The announcement will likely send president Trump off the rails, because in late May Bloomberg reported that as part of Trump's escalating battle with "European allies" over the fate of the Iran nuclear accord, he was "threatening penalties against the financial body created by Germany, the U.K. and France to shield trade with the Islamic Republic from US sanctions" including the loss of access to the US financial system.

According to Bloomberg, the Treasury Department’s undersecretary for terrorism and financial intelligence, Sigal Mandelker, sent a letter on May 7 warning that Instex, the European SPV to sustain trade with Tehran, and anyone associated with it could be barred from the US financial system if it goes into effect.

“I urge you to carefully consider the potential sanctions exposure of Instex,” Mandelker wrote in an ominous letter to Instex President Per Fischer. "Engaging in activities that run afoul of US sanctions can result in severe consequences, including a loss of access to the US financial system."

Germany, France and the U.K. finalized the Instex system in January, allowing companies to trade with Iran without the use of US dollars or American banks, allowing them to get around wide-ranging US sanctions that were imposed after the Trump administration abandoned the 2015 Iran nuclear deal last year.

“This is a shot across the bow of a European political establishment committed to using Instex and its sanctions-connected Iranian counterpart to circumvent US measures,” said Mark Dubowitz, the chief executive officer of the Foundation for Defense of Democracies in Washington.

Here is a simpler summary of what just happened: this was the first official shot across the bow of the USD status as a global reserve currency, and not by America's adversaries but by its closest allies. And once those who benefit the most from the status quo openly revolt against it, the countdown to the end of the USD reserve status officially begins.

* * *

When asked to comment on the letter, the Treasury Department issued a statement saying “entities that transact in trade with the Iranian regime through any means may expose themselves to considerable sanctions risk, and Treasury intends to aggressively enforce our authorities.”

The US ire was sparked by the realization - and alarm - that cracks are appearing in the dollar's reserve status, opponents of Instex argue - at least for public consumption purposes - that the mechanism is flawed because the Iranian institution designated to work with Instex, the Special Trade and Finance Instrument, has shareholders with links to entities already facing sanctions from the US

Separately, during a visit to London on May 8, Mike Pompeo also warned that there was no need for Instex because the US allows for humanitarian and medical products to get into Iran without sanction.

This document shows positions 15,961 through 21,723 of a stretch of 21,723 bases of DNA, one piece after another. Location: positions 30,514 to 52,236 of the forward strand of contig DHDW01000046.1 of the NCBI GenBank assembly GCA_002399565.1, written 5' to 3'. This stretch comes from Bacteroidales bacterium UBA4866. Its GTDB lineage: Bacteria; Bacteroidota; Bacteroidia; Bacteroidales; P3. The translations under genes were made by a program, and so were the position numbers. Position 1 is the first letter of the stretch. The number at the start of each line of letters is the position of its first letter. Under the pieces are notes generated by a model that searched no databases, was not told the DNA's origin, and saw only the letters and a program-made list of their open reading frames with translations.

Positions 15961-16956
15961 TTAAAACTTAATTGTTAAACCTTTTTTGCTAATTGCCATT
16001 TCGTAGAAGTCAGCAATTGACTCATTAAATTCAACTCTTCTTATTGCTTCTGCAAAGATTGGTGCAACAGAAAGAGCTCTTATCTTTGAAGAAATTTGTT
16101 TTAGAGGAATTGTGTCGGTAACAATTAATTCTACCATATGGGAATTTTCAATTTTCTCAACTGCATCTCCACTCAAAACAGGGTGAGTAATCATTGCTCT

“When transactions move beyond that, it doesn’t matter what vehicle’s out there, if the transaction is sanctionable, we will evaluate it, review it, and if appropriate, levy sanctions against those that were involved in that transaction,” Pompeo said. “It’s very straightforward.”

In conclusion, one month ago we said that "In 2018, Europe made a huge stink about not being bound by Trump's unilateral breach of the Iranian deal, and said it would continue regardless of US threats. But now that the threats have clearly escalated, and Washington has made it clear it won't take no for an answer, it will be interesting to see if Europe's resolve to take on Trump - especially in light of the trade war with China - has fizzled. "

The answer, it appears is that Europe felt unexpectedly emboldened, just hours before Trump's meeting with Xi, and that it is ready and willing to call Trump's bluff; it goes without saying, that if the US does indeed retaliate and proceed with sanctions against European banks, than the global trade war is about to turn far, far uglier.

Reprinted with permission from ZeroHedge.

Rep. Meadows: FBI Knew ‘Within 60 Days’ That Russia Probe ‘Built On A Foundation Of Sand’

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Rep. Mark Meadows confirmed what many have suspected about the Trump-Russia for a long time; the FBI knew early on that the foundation of its counterintelligence investigation against the Trump campaign was built on 'a foundation of sand,' reports the Daily Caller's Chuck Ross. 

North Carolina Rep. Mark Meadows (R) told Hannity Friday night that the FBI knew "within 60 days of them opening the investigation, prior to [Robert] Mueller coming on, the FBI and the [Department of Justice] knew that Christopher Steele was not credible, the dossier was not true, George Papadopoulos was innocent." 

Meadows did not elaborate on why he believes the FBI knew their investigation was built on a mountain of lies, however according to The Hill's John Solomon last month, memos which were retroactively classified by the DOJ reveal that a high-ranking government official who met with Christopher Steele in October 2016 determined that information in the Trump-Russia dossier was inaccurate, and likely leaked to the media. 

Meadows also suggested that the FBI had exculpatory information on Trump campaign adviser George Papadopoulos, who was fed the rumor that Russia had negative information on Hillary Clinton, and later bilked for said information by a Clinton-linked Australian diplomat. Papadopoulos would later be subject to a spying operation in which the FBI sent in two operatives to trick the Trump adviser in a failed business / honeypot operation. 
The bureau opened its investigation of the Trump campaign on July 31, 2016, after receiving a tip about Papadopoulos from the Australian government. Within those two months, the FBI team leading the investigation received information from Steele’s dossier. The FBI also dispatched a longtime FBI informant, Stefan Halper, to meet with Papadopoulos.

The pair met in London in mid-September 2016 after Halper offered Papadopoulos $3,000 to write a policy paper. Halper, a former Cambridge professor, was accompanied by a woman he claimed was his assistant, Azra Turk. She is reportedly a government investigator.